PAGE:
Characterizing Sleep Disorders in Geriatric PopulationsThe 16th Congress of the European Federation of Neurological Societies (EFNS) (2012)
Sleep disorders (SD) affect approximately one-third of the world population. The presence of SDs occurs at all ages although the presentation and subsequent consequences for an individual’s health change in accordance with the natural aging process. Currently, evaluation of SD is inadequate across all age ranges as it is compromised by under reporting and by relying on self-report rather than professional sleep studies (i.e., nocturnal polysomnography (NP) and multiple sleep latency tests (MSLT)). Moreover, there is a paucity of data specific to older adults. We constructed a 111-item questionnaire to use in conjunction with NP, MSLT, the Epworth Sleepiness Scale (ESS), and medical chart reviews of people referred for evaluation of SDs. We categorized participants into two broad age groups: adult (age 19-65) and geriatric (66-90) to illuminate a characterization of the geriatric population. Data analysis from 682 people who were diagnosed with SD was compared for two groups: Adults (n=541mean age 46.22; 295 male; 246 female) and Geriatric (n=141; mean age 71.59; 83 male; 58 female) revealed a striking pattern of differences between the two groups. For example, the geriatric group had significantly greater prevalence of diagnoses of periodic limb movement, poor sleep efficiency, hypersomnolence, and restless leg syndrome, and nocturnal hypoxemia. Analysis also indicated numerous mental and physical health differences - many of which were unexpected based upon existing literature. This investigation provides a characterization of SD to enhance treatment approaches for geriatric populations rather than relying on assumptions of a general adult SD model.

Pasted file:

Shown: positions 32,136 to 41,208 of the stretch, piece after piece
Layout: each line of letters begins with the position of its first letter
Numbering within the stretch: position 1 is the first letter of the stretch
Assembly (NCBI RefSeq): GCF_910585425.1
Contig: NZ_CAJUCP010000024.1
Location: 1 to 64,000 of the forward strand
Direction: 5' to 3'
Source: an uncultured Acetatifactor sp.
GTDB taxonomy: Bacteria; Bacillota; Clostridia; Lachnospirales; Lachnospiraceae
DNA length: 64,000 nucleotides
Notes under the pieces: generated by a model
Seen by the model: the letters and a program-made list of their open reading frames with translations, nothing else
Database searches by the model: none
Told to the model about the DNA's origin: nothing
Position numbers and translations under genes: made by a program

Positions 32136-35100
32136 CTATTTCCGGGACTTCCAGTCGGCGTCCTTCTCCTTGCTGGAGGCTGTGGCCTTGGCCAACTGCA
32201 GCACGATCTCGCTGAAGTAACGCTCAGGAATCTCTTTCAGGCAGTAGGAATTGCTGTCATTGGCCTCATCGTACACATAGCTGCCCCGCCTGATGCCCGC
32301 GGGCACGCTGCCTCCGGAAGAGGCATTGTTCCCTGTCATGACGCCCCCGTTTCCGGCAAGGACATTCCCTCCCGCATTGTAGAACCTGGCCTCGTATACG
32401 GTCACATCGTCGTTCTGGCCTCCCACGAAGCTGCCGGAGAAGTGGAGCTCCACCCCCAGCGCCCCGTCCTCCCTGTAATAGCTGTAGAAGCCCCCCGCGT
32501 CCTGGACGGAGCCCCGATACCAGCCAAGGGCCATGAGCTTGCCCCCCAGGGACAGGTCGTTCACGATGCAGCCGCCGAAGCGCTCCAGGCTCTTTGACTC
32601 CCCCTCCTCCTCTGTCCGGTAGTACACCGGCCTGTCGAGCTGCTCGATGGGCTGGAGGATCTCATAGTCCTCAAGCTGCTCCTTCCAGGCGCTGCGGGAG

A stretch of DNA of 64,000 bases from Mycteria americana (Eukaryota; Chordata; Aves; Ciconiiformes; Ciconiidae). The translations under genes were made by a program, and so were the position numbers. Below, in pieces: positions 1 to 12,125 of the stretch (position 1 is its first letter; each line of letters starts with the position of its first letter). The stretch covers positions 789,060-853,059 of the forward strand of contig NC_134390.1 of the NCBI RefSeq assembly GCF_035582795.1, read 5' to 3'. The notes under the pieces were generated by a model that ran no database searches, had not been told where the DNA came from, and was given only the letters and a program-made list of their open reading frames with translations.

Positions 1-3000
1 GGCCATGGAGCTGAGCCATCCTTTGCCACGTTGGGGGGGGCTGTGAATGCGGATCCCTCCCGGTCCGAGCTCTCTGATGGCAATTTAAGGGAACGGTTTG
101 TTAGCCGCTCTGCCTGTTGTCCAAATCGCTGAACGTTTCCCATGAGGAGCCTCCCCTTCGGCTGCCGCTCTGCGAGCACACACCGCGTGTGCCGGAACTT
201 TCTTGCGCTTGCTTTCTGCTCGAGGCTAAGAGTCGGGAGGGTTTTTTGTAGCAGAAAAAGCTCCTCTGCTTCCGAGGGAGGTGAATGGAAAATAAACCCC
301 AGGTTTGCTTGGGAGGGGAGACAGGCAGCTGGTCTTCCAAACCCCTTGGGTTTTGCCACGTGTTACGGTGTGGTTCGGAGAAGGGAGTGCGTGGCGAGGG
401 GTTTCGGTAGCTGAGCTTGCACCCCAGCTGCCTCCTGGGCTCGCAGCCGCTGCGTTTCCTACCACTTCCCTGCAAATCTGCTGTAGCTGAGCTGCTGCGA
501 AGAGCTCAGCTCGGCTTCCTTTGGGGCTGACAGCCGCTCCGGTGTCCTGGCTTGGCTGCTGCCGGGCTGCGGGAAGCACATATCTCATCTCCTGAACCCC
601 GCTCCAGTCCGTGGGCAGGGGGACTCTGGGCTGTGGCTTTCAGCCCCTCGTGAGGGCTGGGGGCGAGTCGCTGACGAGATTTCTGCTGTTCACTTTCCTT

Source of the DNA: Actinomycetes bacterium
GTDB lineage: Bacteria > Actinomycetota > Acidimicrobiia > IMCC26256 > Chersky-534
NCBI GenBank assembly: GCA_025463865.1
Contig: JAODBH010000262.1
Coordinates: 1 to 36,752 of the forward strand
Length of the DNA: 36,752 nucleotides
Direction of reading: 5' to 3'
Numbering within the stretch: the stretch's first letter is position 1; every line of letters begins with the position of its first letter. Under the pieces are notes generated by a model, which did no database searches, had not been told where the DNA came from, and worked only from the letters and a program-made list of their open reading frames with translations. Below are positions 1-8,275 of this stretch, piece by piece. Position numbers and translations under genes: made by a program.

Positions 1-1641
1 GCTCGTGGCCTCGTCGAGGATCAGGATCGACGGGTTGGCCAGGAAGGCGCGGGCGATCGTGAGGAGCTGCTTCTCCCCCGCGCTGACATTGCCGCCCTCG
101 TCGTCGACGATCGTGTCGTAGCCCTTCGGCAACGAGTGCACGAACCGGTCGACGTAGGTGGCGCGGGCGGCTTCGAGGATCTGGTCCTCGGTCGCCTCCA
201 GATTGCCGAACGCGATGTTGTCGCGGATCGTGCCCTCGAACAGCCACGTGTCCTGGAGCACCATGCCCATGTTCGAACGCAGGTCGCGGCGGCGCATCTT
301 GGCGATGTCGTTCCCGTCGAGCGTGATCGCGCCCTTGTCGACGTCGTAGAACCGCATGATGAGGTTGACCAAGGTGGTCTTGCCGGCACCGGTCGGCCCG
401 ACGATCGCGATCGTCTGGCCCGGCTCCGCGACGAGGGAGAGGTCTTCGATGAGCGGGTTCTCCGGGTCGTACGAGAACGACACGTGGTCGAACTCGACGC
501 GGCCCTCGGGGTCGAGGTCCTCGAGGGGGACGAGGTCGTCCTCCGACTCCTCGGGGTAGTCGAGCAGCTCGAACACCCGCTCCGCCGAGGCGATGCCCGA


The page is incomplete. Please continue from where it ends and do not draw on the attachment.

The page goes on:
Publication DateSeptember 9, 2012
Citation InformationPennie S. Seibert, J. Valerio, Y. Rafla, F. Grimsley, et al.. "Characterizing Sleep Disorders in Geriatric Populations" The 16th Congress of the European Federation of Neurological Societies (EFNS) (2012)
Available at: http://works.bepress.com/pennie_seibert/26/